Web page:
Different ways of learning, using floor or desks!

Different ways of learning, using floor or desks!

Needless to say I was wrong and, yes, the teacher was right. She took her time but Julia did learn to read and developed a passion for books and learning in general.

The way of learning is certainly very different to what I was used to. In primary school there are no specific subjects, no history or geography and even maths seemed to be taught in a very “practical” way. I never heard my girls reciting the times tables like I used to do, but somehow they appear to have learned them. There isn’t much memorising involved in the australian system, the learning is done in a more “organic” way, kids are getting there through their own path. It does sound like a lovely way to learn and still I spent years worrying about my girls path to learning. Could they actually become responsible adults without having learned the structure of the Greek city-states???

End of primary school assembly

End of primary school assembly

As we are approaching the end of her school years I am very pleased with what Spensley St Primary school taught Julia. The move to high school went smoothly and she took with her the skills she learned to help her settle in a more structured environment. High school has been another journey, but I will have to write about that some other time!




The nurturing of language

From the moment Julia was born it was apparent that I could never speak to her in English. I always knew that I wanted my children to be bilingual but I never really stopped to think how I would achieve this. As soon as Julia was in my arms I knew that our relationship would always be in Italian and it has been, from that very first moment.

People often tell me I have been so good to “teach” my girls Italian but I have simply spoken to my children in the language I am most comfortable with and I find more natural. That was the easy bit! The fact that they accepted that Italian was “our” chosen language is more of a mystery to me. I hear so many stories of children who stop speaking the minority language and I can’t help wondering how this never happened to us. Could it have been just luck?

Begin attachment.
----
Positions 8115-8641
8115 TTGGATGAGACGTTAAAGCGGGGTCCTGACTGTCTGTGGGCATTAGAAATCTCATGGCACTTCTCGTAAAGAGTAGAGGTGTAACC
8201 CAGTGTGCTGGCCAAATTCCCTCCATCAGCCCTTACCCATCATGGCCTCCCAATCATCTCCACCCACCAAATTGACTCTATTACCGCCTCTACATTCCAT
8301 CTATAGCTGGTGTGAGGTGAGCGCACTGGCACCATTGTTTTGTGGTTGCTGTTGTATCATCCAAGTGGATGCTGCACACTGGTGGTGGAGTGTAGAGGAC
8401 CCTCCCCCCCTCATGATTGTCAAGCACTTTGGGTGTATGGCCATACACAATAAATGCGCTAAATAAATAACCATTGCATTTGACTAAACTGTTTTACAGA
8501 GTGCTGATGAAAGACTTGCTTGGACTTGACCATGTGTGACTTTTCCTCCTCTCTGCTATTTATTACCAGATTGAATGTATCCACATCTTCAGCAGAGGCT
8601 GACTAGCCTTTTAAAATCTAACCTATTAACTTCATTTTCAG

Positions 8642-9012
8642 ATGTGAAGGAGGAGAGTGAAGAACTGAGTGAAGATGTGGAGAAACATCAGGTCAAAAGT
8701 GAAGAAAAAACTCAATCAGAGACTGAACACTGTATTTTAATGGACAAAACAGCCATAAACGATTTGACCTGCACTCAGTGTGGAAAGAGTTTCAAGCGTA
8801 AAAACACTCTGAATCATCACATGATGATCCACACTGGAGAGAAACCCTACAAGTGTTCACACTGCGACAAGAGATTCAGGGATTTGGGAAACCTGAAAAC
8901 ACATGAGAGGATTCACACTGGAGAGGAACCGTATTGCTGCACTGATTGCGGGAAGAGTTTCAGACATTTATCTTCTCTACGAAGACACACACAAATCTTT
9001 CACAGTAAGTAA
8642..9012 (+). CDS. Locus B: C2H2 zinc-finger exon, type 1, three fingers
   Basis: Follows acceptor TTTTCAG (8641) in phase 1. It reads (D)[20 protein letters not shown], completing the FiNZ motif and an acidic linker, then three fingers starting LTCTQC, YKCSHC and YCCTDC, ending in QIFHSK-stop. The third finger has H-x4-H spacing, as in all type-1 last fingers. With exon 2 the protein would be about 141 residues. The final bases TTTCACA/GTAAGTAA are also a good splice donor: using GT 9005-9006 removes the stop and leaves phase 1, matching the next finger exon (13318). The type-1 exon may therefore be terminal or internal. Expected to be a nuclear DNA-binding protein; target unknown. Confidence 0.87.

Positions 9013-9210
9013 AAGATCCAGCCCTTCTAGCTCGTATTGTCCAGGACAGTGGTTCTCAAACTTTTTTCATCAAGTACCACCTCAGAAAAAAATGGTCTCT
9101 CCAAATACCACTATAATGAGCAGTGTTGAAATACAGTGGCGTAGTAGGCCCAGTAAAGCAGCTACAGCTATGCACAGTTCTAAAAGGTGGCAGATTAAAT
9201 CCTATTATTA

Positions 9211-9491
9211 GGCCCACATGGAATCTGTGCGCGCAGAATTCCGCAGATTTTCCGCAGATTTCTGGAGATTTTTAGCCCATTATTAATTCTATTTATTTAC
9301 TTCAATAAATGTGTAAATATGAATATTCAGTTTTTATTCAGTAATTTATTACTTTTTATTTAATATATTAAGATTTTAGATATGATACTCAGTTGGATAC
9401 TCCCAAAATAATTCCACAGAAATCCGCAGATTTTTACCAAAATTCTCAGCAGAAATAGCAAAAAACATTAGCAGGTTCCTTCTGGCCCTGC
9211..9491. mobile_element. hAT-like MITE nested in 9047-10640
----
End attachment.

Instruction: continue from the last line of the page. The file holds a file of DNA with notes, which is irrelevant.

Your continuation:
Pesciolino Arcobaleno/ Gruppo giochi italiano

There was certainly a luck element. I was lucky to be able to stay at home with the girls in the pre school years. The girls went to kindergarden a couple of days a week but the rest of the time they were with me in a full immersion italian environment! We talked italian, read italian books, sang italian songs and watched italian videos. We also had italian friends to play with. We had a lovely italian playgroup where the girls learned to relate to other children in italian. With so much italian everywhere how could they possibly escape?

But when we did get out of our italian bubble what I found was a lot of support. Everyone around us has always been very encouraging and often people in the street would stop to tell us how wonderful it was to hear the girls speaking italian. When the girls had little playmates coming to our house I would often speak italian to them as well. Of course it was nothing too deep and meaningful but they always understood when it was time for afternoon tea!

In those pre school years the girls always spoke in italian to each other and english was spoken only in the evening, when Nigel was home. He became the language minority in his own country!

They were always very clear what language to speak with who and never warmed to people who were trying to speak the “wrong” language! If an english speaking person would say something in italian they would look perplexed and not really sure how to reply. The same happened in Italy when people tried to speak to them in english.